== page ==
Saturday, December 20, 2008

How Do You Measure A Year?

“525,600 minutes
moments so dear.
525,600 minutes
How do you measure, measure a year?
In daylights, in sunsets, in midnights, in cups of coffee.
In inches, in miles, in laughter, in strife.
In 525,600 minutes
How do you measure
a year in the life?”

When you’re chronically ill, time can play tricks on you. I was thinking yesterday about how good I’ve been feeling and how long it has been since my last rheum appointment, only to realize that it was only a month ago to the day of my last visit. Not so long ago after all. Especially since I’ve been known to plateau in the feeling good department after about a month.

Being chronically ill also makes you mark milestones differently. As I prepared to celebrate Thanksgiving with my family, I couldn’t help but think back to Thanksgiving 2007. I had my CT scan the night I was going home for Thanksgiving.

And now, as I prepare to head home for the holidays, I think back to last year, and my impending (first) rheum appointment at the beginning of January, and all of the unknowns that lay ahead of me at that point in time.

And maybe that’s why I’m not really in the holiday spirit this year. Lately, everything feels like too much work. But maybe it’s more about the fact that things are different now. The moments in my life that signify the holidays are no longer things associated with the holidays, but things associated with illness.

I remember in those “first months,” especially October 2007 through January 2008, standing in the shower (most mornings, when I was feeling well enough), hugging myself and crying. Like a little girl who lost her favorite doll, what seems like the most important thing in the world, I was worried that I was losing… my life.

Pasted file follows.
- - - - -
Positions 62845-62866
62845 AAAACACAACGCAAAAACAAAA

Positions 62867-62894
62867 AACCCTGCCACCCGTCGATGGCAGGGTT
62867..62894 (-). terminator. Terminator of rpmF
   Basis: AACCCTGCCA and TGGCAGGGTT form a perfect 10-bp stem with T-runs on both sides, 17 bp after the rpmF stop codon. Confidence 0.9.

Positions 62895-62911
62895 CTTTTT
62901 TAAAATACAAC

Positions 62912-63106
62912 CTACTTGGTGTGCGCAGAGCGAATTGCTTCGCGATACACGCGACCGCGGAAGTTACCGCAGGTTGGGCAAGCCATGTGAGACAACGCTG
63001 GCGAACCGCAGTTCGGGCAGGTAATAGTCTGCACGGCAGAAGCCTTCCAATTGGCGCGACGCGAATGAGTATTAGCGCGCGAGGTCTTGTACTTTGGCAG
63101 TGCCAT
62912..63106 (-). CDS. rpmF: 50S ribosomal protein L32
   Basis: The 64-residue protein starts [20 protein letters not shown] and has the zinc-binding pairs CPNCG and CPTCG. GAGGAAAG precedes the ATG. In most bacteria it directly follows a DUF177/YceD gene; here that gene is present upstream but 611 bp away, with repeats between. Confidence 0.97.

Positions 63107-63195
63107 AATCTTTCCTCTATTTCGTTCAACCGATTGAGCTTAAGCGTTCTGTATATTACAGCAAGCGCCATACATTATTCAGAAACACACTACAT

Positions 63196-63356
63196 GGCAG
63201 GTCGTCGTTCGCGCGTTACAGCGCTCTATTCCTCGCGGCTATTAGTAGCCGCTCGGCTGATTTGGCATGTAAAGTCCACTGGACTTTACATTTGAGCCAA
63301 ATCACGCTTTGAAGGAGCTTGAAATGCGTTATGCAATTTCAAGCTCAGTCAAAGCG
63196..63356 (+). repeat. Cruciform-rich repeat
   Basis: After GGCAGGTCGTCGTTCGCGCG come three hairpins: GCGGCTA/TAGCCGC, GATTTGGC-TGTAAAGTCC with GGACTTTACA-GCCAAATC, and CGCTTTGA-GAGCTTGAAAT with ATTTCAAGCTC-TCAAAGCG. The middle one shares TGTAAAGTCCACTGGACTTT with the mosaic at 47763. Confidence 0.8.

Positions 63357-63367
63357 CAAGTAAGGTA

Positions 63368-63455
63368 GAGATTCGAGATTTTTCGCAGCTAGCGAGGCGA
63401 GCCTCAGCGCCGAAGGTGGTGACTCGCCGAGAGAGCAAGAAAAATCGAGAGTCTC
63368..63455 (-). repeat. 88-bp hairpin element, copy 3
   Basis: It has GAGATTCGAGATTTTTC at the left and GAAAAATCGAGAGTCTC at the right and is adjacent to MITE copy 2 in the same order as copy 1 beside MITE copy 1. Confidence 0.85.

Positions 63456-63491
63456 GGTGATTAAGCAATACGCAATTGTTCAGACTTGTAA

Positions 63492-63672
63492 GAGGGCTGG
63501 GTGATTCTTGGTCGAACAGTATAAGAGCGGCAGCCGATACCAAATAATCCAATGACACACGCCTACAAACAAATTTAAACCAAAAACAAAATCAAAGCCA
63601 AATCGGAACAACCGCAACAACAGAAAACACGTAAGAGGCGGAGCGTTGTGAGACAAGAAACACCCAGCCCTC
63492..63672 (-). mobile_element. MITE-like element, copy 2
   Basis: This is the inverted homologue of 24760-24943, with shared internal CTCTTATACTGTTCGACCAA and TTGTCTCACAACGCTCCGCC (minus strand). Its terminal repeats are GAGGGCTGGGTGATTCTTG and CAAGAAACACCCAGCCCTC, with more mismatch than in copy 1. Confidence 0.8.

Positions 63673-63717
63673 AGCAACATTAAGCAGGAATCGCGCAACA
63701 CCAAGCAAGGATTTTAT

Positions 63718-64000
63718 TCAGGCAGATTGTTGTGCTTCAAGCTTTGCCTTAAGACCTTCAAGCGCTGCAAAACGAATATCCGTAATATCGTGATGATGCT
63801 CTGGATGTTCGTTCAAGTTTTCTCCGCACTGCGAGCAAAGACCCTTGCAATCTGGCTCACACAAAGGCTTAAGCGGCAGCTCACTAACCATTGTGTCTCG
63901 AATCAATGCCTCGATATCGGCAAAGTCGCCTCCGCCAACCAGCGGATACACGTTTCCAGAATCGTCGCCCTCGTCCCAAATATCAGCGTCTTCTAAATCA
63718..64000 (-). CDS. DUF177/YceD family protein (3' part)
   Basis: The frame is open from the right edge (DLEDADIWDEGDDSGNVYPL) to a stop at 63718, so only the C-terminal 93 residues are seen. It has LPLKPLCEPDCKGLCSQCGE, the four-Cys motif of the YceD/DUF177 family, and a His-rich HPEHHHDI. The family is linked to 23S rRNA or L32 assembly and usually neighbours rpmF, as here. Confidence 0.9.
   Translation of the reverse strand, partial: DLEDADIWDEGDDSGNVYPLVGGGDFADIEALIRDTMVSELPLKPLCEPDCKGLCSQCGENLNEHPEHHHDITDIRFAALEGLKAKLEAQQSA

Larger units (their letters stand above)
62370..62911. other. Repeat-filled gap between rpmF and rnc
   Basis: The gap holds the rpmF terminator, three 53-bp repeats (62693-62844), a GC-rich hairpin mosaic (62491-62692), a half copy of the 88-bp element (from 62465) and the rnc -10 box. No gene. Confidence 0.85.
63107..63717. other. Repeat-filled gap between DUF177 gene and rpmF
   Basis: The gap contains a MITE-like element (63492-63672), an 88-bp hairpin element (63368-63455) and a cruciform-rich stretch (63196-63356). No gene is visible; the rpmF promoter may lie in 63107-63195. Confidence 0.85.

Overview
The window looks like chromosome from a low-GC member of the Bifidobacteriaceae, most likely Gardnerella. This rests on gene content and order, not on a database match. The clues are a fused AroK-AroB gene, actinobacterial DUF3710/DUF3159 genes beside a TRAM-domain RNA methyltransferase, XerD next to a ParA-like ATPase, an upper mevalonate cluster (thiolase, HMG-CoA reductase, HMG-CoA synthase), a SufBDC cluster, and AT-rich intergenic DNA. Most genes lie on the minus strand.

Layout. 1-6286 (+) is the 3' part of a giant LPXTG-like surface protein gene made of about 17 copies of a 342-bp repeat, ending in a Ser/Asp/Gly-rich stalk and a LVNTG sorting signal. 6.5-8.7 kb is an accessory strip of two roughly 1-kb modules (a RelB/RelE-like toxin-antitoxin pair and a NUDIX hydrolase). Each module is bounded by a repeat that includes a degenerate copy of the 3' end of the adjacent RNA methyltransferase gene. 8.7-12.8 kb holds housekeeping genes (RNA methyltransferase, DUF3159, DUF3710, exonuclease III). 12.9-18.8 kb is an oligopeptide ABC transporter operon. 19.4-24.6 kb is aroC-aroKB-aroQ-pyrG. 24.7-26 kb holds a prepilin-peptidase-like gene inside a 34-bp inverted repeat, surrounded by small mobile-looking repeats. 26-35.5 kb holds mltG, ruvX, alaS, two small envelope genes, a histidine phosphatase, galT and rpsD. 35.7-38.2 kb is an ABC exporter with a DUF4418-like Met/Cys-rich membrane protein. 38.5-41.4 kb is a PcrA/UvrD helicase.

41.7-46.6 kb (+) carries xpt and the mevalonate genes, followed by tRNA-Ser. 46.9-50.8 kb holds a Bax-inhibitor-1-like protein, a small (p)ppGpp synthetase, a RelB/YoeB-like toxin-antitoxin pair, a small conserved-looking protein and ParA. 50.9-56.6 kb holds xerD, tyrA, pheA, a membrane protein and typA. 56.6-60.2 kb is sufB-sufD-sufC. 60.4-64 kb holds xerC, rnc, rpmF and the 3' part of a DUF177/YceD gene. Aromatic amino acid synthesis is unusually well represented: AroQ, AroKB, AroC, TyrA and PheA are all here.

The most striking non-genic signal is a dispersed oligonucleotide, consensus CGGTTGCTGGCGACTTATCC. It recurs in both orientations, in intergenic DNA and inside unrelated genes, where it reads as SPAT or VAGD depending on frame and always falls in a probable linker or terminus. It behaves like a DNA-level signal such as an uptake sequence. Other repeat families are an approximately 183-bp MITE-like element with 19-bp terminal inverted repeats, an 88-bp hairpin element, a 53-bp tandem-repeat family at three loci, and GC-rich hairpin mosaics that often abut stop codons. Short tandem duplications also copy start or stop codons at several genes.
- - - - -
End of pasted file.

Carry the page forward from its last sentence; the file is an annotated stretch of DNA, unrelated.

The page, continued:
Physically and emotionally wounded and in pain, I would stand there, waiting for a sign that things would get better or worse. Either way, I wanted and needed to know.

Looking back now, what seemed like the worst then, undoubtedly wasn’t and still isn’t the worst that life has to offer me. But I think about everything that I’ve been through in the past year, with all of the ups and downs, all of the back and forth, all of this:

30+ doctors appointments

40 prescriptions

2,200+ pills

$14,100+ of tests, and blood work

(Thank goodness for insurance, although that figure doesn’t include appointment and prescription co-pays!)

(If this were a credit card commercial, I think the word “priceless” would come after all those numbers. But priceless what?)

(Yes, I am this crazy and anal that I’ve kept track of all of this stuff to the point that these numbers were practically at my fingertips)

And it’s honestly hard for me to believe that all of this is real and happening to me.

I guess my penchant for keeping all of the prescription bottles is that I want to have something to show for the trials and tribulations of the last year and a half. Aside from the emotional scars, there has to be something tangible to take away from this.

I do think that this has been a time of immense personal growth, but it seems like a big price to pay for wisdom. I guess that’s life.

“525,600 minutes-
How do you measure the life
of a woman or a man?
In truth that she learned,
or in times that he cried.
In bridges he burned,
or the way that she died”

So, how do you measure a year?

Larson, Jonathan. “Seasons of Love.” Rent. Warner Brothers Records, 2005.


  1. XOXO Leslie. Thank you for sharing this post.

  2. I've been having similar reflections. For me, it was a year ago that I first started feeling the grinding fatigue. It was a few months later that the pain showed up in full force. And it's only now that I'm really getting a diagnosis and really getting hope. Next year will be better.

  3. I just realized that it's been 10 years since I first developed a pain syndrome. That frightens me. But it also gives a sense of my own strength. So I'm measuring this decade by the losses, the meds, and the love.

    Thanks for this post - very thought provoking.